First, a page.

Program Schedule

The Effect of Temperature, Humidity, Wind Speed, and UV-Light on the Recovery of Aerosolized Influenza Virus

Session: Poster Abstract Session: Clinical Respiratory Infections
Friday, October 10, 2014
Room: The Pennsylvania Convention Center: IDExpo Hall BC
Background: Transmission efficacy of Influenza in aerosols is dependent on environmental factors such as temperature, relative humidity (RH), air flow, and UV-light.  We studied the impact of these factors on the recovery of an aerosolized wild-type Influenza virus.

Methods: Influenza A virus (A/WS/33 H1N1) was aerosolized via nebulizer (droplet nuclei) and airbrush (droplet nuclei/droplet mix).  Virus was collected through a mannequin head into a breathing bag of an artificial lung system filled with virus transport media.  During emission virus was exposed to varying environmental conditions: (1) indoor (20oC; 40%RH); (2) winter (6oC; 35%RH); and (3) summer (34oC; 77%RH). Within each condition, directed air flow (low: 137ft/sec, high: 154ft/sec) and exposure to UV-C light (low dose: 18W; high dose: 36W) was applied.  Quantitative virus detection was performed via plaque assay in MDCK cell cultures.

Results: With indoor set as standard, winter reduced virus recovery by 44% (p=0.01) in droplet nuclei and increased recovery, though not significantly (12%, p=0.58) in droplet nuclei/droplet mix. Summer decreased recovery by 64% in droplet nuclei (p=0.0001) and 11% in droplet nuclei/droplet mix (p=0.67). Within each condition, increased air flow led to a reduction in droplet nuclei (p<0.0001). There was indication that increased air flow may improve recovery across all conditions for droplet nuclei/droplet mix (p=0.09).  Application of low dose UV-C resulted in a >98% reduction for droplet nuclei across all conditions (p<0.0001).  For droplet nuclei/droplet mix, low dose UV-C had no effect across all conditions (p=0.35), but high dose UV-C decreased droplet nuclei/droplet mix (p=0.0019).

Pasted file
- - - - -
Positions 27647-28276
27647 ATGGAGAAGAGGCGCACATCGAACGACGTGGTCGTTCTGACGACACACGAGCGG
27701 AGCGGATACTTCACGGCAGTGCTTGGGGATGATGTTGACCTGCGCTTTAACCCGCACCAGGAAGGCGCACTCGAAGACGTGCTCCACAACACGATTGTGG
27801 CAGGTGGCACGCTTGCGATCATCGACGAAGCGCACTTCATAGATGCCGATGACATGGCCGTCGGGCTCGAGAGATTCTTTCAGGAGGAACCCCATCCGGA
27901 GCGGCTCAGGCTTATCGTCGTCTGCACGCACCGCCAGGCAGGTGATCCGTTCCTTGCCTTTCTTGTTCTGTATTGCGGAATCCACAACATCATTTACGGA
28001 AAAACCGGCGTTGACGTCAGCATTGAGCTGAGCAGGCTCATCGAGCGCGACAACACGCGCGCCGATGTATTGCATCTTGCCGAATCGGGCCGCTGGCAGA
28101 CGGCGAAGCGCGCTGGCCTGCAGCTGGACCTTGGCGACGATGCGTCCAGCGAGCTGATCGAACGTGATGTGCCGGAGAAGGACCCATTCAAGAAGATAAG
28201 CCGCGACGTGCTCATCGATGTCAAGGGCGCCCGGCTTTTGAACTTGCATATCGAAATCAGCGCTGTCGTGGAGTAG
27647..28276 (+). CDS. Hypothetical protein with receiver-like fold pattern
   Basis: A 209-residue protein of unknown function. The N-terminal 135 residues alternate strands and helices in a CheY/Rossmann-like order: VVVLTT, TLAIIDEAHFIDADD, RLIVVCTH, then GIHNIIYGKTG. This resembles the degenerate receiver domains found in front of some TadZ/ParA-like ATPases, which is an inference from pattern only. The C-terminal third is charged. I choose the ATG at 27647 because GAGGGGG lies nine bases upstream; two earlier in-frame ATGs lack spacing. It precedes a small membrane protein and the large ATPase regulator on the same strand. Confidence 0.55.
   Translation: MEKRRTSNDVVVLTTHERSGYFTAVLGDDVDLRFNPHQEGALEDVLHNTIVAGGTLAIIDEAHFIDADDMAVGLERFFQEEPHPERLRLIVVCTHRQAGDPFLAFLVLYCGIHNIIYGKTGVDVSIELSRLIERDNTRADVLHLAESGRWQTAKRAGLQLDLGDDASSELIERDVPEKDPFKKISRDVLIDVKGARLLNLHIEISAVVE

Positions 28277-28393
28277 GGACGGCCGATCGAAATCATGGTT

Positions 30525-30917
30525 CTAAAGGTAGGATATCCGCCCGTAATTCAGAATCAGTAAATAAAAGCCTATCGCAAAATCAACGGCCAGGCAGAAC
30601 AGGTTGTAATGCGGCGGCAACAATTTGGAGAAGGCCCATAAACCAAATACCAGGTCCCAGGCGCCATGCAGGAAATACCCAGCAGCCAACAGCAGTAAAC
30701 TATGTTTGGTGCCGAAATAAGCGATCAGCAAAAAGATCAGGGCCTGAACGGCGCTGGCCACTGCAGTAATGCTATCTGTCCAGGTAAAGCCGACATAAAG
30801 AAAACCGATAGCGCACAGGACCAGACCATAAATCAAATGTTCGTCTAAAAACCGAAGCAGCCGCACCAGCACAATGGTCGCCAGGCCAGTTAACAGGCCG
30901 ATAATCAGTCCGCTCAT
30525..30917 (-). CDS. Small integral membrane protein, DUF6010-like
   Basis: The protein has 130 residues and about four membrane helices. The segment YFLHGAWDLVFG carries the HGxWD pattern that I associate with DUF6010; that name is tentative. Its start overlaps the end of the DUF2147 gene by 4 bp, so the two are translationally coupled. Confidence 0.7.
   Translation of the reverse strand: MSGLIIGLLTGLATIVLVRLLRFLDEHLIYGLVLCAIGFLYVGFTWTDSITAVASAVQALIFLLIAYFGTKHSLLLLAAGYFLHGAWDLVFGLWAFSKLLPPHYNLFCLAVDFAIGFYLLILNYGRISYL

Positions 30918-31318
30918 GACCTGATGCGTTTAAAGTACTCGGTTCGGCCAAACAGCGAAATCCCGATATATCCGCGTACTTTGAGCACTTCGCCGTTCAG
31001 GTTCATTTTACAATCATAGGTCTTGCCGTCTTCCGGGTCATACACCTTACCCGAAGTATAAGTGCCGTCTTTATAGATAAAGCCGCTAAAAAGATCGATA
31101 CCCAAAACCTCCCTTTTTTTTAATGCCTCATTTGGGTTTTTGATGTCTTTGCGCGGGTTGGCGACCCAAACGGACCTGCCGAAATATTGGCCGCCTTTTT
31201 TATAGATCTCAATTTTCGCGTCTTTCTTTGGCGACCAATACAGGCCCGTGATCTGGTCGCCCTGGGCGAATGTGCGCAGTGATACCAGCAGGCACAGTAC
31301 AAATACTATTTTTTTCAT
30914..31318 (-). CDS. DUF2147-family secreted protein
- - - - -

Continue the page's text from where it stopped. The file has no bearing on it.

Conclusion: Indoor conditions most effectively supported the potential for airborne Influenza transmission by small particles (droplet nuclei). However, winter shifted virus recovery to large particles making droplet transmission more likely. Summer decreased both, small and large particles. Within each condition, directed airflow reduced small particle collection by dilution, while increasing larger particle recovery by acceleration towards the collection point. UV-C light reduced virus recovery with the smallest impact observed in large particles.

Werner Bischoff, MD, PhD1, Maria Blevins, BS1, Andrea Anderson, MS2 and John Stehle Jr., PhD1, (1)Infectious Diseases, Wake Forest School of Medicine, Winston-Salem, NC, (2)Biostatistical Sciences, Wake Forest School of Medicine, Winston-Salem, NC


W. Bischoff, None

M. Blevins, None

A. Anderson, None

J. Stehle Jr., None

Findings in the abstracts are embargoed until 12:01 a.m. EDT, Oct. 8th with the exception of research findings presented at the IDWeek press conferences.

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